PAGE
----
Costumed "Smurfs" characters wave on the main trading floor of the New York Stock Exchange.
Smurfette is the only female smurf featured in the film REUTERS/Mike Segar

A PR company has been criticised for cropping the female "Smurfette" from a film poster advertising the forthcoming Smurfs: The Lost Village title, in a bid to appease an ultra-Orthodox Israeli neighbourhood.

Native PR company Mirka'im-Hutzot Zahav – which is responsible for promoting the movie in the region – told Haaretz that women are not portrayed on public posters in the Tel Aviv suburb of Bnei Brak.

Original posters for the impending Smurfs film featured topless male Smurfs Brainy, Clumsy and Hefty, alongside afully-clothed Smurfette, the only female character, voiced by Demi Lovato.

The 180,000 strong province, dominated by ultra Orthodox Haredi Jews, has previously seen Jennifer Lawrence omitted from Hunger Games movie posters, and even Peter Pan's Tinkerbell removed from advertising to ensure locals are not offended.

Although some areas of Israel are extremely liberal, a number of Haredi areas have engaged so-called "modesty wars", leading to signs warning women to dress appropriately.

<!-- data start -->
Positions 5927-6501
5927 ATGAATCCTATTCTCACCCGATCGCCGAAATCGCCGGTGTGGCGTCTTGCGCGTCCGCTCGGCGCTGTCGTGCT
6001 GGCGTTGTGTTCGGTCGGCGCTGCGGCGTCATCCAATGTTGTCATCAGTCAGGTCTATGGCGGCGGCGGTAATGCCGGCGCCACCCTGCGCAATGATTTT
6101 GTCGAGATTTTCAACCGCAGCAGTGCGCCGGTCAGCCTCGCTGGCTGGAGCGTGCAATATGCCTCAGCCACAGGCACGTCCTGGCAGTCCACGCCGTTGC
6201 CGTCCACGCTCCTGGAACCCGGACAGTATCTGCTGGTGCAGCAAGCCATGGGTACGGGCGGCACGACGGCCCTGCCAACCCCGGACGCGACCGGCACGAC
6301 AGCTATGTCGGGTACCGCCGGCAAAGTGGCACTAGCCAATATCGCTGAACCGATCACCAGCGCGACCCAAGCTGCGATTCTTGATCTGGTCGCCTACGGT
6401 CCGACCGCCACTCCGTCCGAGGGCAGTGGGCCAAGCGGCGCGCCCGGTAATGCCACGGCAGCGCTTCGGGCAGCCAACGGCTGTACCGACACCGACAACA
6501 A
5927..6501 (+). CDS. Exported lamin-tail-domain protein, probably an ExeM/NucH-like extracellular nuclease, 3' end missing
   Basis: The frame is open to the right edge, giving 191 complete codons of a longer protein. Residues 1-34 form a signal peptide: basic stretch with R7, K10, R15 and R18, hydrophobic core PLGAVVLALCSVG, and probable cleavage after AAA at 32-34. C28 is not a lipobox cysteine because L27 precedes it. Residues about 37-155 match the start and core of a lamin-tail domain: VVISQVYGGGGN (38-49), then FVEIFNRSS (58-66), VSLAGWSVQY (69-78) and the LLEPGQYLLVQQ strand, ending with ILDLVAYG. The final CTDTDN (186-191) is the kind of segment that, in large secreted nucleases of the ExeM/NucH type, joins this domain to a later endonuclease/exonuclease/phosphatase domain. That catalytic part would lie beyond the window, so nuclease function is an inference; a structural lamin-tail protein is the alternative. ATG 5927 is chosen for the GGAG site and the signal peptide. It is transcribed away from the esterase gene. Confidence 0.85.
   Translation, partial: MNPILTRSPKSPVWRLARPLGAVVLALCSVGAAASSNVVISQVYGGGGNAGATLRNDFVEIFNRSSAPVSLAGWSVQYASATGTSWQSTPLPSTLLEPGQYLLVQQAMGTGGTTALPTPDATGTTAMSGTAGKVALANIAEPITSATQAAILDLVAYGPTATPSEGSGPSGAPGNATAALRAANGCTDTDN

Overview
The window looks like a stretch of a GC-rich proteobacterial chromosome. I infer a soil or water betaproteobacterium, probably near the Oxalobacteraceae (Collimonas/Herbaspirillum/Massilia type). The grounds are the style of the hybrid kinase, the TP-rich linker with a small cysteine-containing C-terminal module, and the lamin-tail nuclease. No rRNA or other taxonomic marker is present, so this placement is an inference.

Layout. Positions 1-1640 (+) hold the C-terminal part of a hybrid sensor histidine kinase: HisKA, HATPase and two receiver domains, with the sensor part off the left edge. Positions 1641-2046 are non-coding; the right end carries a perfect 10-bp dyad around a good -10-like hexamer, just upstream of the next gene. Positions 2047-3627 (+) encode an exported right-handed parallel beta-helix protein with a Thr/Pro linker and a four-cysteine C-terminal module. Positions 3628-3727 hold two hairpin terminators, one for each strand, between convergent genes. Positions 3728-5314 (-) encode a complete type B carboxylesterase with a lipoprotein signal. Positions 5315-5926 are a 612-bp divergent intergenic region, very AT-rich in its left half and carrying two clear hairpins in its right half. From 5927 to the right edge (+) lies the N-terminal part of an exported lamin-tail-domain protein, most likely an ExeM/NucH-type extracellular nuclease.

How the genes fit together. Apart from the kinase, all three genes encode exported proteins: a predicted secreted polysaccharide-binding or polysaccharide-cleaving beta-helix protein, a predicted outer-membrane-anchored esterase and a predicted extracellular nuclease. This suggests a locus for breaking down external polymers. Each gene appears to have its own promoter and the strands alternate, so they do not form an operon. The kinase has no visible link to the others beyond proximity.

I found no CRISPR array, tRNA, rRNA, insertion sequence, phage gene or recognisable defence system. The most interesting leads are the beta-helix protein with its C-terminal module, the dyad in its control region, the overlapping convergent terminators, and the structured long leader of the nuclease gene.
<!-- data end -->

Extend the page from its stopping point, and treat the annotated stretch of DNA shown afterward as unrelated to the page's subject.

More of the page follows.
Former Democratic presidential nominee Hillary Clinton did not have her image printed in the ultra-Orthodox media during the 2016 campaign, while German Chancellor Angela Merkel found herself edited out of pictures from a solidarity march of world leaders commemorating the 2015 Charlie Hebdo attacks.

Other Orthodox Jews disagree with the stance of the Haredi, erecting images of women and even taking members of the hard-line sect to court.

However, the Haredi influence is believed to be growing. According to some estimates, by 2030 almost one in five Israelis will follow the interpretation.

According to the Mail Online, Israel Religious Action Center said the decision to censor the movie posters was an "absurd example of excluding representations of the female form.'' The organisation tweeted: "Smurfette. She's a cartoon ppl!"